The Commissioner of Insurance (who is also the Financial Services Commissioner) is responsible for the licensing and control of insurance business. The day-to-day supervision of licensees and assessment of applications for insurance licences is undertaken by the head of insurance supervision at the Financial Services Commission (FSC).

The FSC has issued guidance notes for applicants seeking to carry out insurance business in Gibraltar, which can be accessed online. They include, among others, a need for the applicant to prove they can conduct an insurance business with integrity, evidence of appropriate reinsurance arrangements and evidence that they can meet minimum guarantee fund requirements under Gibraltar law and can adhere to EU guidelines on solvency margins.

Applicants need to also show evidence of coherent policies regarding technical reserves and the proposed distribution policy, and illustrate consideration of the nature of any risk exposures and details of proposed risk retention levels. Practical requirements include an outline of personal details, relevant experience, statements of the applicant’s management, the applicant’s business pedigree if currently trading elsewhere, and the classes and the scale of the insurance business to be written or undertaken. An application fee is also payable, ranging between £500 and £1,000 for application fees and between £2,500 and £6,000 for annual licence fees.

The head of insurance supervision will assess each individual application on a case-by-case basis. He has indicated that his office is prepared to be reasonable and flexible within the constraints of the legislative requirements. There is no statutory minimum capitalisation requirement, as this will depend on the level of business to be written.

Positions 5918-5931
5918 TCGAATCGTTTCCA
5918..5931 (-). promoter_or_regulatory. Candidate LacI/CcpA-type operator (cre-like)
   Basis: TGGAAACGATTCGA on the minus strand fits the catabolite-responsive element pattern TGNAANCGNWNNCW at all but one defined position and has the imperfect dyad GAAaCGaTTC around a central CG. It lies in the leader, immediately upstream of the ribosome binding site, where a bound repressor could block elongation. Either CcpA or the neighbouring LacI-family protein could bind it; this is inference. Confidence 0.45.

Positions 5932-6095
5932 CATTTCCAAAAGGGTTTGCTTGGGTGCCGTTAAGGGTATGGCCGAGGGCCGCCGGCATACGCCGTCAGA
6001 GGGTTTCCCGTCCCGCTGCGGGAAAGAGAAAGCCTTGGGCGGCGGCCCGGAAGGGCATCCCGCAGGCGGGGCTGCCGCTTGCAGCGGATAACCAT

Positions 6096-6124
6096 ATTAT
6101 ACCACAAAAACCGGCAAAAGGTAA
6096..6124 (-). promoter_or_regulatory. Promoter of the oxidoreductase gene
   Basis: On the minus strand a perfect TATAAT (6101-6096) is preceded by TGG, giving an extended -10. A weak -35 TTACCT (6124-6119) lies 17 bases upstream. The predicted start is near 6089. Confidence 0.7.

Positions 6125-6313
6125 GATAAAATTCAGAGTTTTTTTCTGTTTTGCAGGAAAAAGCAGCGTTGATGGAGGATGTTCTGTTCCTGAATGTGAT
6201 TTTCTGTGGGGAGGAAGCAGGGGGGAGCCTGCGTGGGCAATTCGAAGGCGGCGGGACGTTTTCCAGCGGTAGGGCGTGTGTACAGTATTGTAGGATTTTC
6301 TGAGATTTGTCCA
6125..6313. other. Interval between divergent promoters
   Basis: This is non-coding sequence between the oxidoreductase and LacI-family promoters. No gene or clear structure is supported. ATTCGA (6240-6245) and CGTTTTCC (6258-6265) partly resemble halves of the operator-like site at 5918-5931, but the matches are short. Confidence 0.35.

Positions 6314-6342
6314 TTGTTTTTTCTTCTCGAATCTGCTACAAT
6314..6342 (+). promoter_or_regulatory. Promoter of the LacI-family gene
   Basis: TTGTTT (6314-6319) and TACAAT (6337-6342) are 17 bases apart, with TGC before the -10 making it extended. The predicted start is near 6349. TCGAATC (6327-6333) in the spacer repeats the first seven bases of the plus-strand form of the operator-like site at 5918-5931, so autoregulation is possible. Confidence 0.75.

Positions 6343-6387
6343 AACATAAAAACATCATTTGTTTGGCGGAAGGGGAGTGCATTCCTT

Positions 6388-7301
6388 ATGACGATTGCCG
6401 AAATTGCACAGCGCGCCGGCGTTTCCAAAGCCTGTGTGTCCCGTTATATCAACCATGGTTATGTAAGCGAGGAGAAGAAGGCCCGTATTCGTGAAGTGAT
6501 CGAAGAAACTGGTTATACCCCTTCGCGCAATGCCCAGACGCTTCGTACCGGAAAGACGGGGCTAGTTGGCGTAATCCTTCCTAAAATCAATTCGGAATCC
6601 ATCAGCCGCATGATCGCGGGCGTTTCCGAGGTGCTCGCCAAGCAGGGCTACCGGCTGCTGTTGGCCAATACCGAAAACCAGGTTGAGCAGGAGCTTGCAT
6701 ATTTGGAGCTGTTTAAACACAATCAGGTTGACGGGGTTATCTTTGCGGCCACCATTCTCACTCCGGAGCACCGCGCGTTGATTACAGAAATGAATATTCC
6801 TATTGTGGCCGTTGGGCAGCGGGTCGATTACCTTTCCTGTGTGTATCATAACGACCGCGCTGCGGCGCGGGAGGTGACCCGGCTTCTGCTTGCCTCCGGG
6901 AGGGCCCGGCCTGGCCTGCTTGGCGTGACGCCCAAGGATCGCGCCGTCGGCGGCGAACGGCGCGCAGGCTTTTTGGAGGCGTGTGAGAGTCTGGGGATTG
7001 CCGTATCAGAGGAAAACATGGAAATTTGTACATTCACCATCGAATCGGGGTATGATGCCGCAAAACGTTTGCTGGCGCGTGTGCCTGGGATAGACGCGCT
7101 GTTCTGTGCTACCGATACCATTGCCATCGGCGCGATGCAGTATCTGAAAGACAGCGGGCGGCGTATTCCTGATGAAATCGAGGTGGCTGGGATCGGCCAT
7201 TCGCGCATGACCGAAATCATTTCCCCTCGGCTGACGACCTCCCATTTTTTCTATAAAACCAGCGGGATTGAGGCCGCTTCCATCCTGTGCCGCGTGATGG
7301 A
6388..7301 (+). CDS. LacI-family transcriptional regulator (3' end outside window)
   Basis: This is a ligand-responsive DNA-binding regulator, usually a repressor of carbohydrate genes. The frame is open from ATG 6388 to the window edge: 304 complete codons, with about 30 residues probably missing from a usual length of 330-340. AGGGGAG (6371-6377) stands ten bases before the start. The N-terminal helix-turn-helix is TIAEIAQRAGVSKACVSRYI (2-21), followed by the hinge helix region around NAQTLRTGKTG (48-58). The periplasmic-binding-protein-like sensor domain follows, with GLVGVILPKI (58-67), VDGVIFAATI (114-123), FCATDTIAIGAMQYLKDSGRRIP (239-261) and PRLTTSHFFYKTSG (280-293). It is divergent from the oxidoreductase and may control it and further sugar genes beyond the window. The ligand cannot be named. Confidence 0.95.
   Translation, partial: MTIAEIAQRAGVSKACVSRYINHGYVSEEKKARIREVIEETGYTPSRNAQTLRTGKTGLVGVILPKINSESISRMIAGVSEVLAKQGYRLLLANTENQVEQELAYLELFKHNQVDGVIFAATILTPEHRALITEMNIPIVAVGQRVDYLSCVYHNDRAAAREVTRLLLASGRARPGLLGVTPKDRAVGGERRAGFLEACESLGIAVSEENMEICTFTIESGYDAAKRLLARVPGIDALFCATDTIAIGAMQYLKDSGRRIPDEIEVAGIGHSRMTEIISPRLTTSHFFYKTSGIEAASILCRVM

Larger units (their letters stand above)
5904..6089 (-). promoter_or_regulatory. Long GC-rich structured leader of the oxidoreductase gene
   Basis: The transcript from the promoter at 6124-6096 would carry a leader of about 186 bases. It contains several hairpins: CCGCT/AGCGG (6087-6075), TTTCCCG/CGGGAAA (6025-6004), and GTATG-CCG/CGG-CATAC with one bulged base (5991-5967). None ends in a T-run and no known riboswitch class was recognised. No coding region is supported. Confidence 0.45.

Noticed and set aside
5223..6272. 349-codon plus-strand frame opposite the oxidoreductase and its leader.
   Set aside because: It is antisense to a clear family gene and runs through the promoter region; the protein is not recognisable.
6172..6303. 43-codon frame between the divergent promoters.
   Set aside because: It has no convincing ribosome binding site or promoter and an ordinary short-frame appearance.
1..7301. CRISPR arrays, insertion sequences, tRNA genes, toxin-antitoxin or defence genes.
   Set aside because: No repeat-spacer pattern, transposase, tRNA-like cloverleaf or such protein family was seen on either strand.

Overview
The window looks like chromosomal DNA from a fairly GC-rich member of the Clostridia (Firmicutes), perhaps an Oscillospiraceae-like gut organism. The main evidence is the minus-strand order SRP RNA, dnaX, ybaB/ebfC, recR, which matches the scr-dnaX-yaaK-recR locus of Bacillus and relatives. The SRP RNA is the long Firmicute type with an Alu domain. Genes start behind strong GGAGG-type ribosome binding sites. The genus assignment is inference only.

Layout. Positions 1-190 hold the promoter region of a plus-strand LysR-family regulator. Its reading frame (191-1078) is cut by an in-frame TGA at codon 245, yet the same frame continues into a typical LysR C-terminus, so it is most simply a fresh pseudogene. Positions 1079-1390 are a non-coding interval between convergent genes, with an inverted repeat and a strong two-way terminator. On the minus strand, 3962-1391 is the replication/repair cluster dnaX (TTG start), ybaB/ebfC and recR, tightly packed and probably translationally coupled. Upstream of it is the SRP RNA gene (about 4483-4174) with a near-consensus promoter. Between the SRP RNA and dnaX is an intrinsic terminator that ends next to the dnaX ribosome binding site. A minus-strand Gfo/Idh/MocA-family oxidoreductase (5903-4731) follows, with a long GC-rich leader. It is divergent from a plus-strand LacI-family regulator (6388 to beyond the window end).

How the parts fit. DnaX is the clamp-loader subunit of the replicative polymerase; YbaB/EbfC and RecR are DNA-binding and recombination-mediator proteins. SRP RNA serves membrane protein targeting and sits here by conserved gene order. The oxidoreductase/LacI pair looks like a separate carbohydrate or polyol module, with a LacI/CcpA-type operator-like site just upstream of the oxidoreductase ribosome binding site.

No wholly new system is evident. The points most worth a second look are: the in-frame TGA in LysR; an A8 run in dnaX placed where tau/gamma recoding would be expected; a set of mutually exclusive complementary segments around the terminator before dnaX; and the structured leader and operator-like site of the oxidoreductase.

Another reason for the growth of insurance in Gibraltar is the Protected Cell Companies Ordinance 2001. This mainly boosted captive insurance and funds work. In essence, the ordinance provides for a single company with individual parts, known as cells, which are kept separate from one another. Each cell is liable for its own debts and not for the debts of any other cell within the company.

At present, Aon Insurance Managers (Gibraltar) provide potential applicants with the ability to ‘rent a cell’, and has established a licensed protected cell company for that purpose.

The terms of the ordinance can be accessed on the FSC’s website, but advice should be obtained before considering establishing or ‘renting’ a cell of an existing licensed Gibraltar protected cell company.

In conclusion, the Finance Centre Division of the government of Gibraltar continues to reaffirm its active support for the insurance industry in Gibraltar and there is a very healthy current list of applicants. The regulatory environment matches EU standards, but endeavours to be flexible and reasonable within legislative constraints.

These factors, taken together with the proposed Gibraltar corporate tax reform package mentioned above, go some way to explaining why Gibraltar has amassed a critical mass of quality insurance business and seems set to go from strength to strength.
Brendan Murphy and Nick Keeling are partners in the Gibraltar office of Denton Wilde Sapte